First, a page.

SORAYAOn Nights Like This
A SOFT MANDOLIN and Soraya's easy, expressive voice hover over an airy pop-beat and fragile harmony. "Avalanche" and "Love In Your Eyes" veer into washed-out radio pop; and at times the lyrics become too self-consciously graphic to capture the unaffected, open qualities in her voice. But the production sparkles, with well-wrought arrangements that give the record a distinct vibe. In the end, "Pueblicito Viejo" brings the singer back to the natural voice and warm presence that are her strong suit. Soraya attempts the dramatic and lofty at times, but her lighter strokes are the ones that compel.
KELLEY DEAL 6000Go To The Sugar Altar
WELL, HERE'S ONE rock-junkie tale that has a happy ending, so far. Deal's life with The Breeders crumbled in the wake of addiction, a bust, intervention, and court-ordered rehab. Now, doing her own band thing, she's reconstructed her sense of self-worth and preservation to the point that she was even keeping her distance from old drinking buddies while opening for Guided By Voices recently. The music holds up, too--an appealingly odd brand of strangitude and pop hooks. There's the twisted, Prince-like, lounge-soul of "Sugar," the noisy psycho punk of "A Hundred Tires" and the just plain bizarre "Nice," which features languid, neo-surf riffs, distorted vocals, keyboard treatments and amplified kiddie toys. As some tunes are lavish creations and others are lo-fi experiments, it's a schizophrenic set, and probably represents therapy as much as it does a career move. But it's still charming in its own right.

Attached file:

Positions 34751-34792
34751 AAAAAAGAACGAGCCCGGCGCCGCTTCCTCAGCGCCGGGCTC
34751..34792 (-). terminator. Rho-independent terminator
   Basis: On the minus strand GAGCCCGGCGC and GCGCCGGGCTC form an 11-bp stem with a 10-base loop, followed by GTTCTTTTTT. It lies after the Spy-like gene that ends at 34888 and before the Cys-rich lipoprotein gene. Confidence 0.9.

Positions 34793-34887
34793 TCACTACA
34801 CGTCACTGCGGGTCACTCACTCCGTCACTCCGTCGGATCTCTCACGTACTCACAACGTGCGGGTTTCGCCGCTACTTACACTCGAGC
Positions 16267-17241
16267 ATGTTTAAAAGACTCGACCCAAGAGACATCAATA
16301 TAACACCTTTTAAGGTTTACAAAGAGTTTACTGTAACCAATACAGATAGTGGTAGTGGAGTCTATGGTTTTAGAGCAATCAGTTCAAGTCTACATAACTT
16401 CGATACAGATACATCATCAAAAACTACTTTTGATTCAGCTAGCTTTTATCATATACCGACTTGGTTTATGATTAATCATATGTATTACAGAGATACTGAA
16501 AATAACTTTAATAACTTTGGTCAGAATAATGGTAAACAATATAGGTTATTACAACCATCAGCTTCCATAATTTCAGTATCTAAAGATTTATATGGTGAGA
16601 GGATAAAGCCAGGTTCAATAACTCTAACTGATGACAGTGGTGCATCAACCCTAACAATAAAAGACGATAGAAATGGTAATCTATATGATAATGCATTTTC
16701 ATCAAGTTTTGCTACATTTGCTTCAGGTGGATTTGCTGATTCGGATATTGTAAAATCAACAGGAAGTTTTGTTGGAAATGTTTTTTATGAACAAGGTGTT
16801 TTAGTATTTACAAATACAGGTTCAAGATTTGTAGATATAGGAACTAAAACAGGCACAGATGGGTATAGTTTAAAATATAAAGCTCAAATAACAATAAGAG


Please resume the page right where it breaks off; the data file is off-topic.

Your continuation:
ASTOR PIAZZOLLA57 Minutes Con La Realidad
THOSE WHO ASSOCIATE the tango with corny Latin movies might want to more accurately define it, as the late Piazzolla always did, as the music born of whorehouses. This rough session, recorded at the end of his life, is no less passionate for a rawness that producer Kip Hanrahan wisely preferred to keep intact. Piazzolla and his bandoneon (an accordion-like instrument) are Argentina's equivalent of Brazil's Antonio Carlos Jobim and our George Gershwin. Gorgeous as the stuff is, it's hard to imagine that Piazzolla's music so altered the sacred tango that for much of his life he received death threats and was refused taxi rides in Buenos Aires. Not likely that your CD collection contains any music, from anywhere, as passionate as this.
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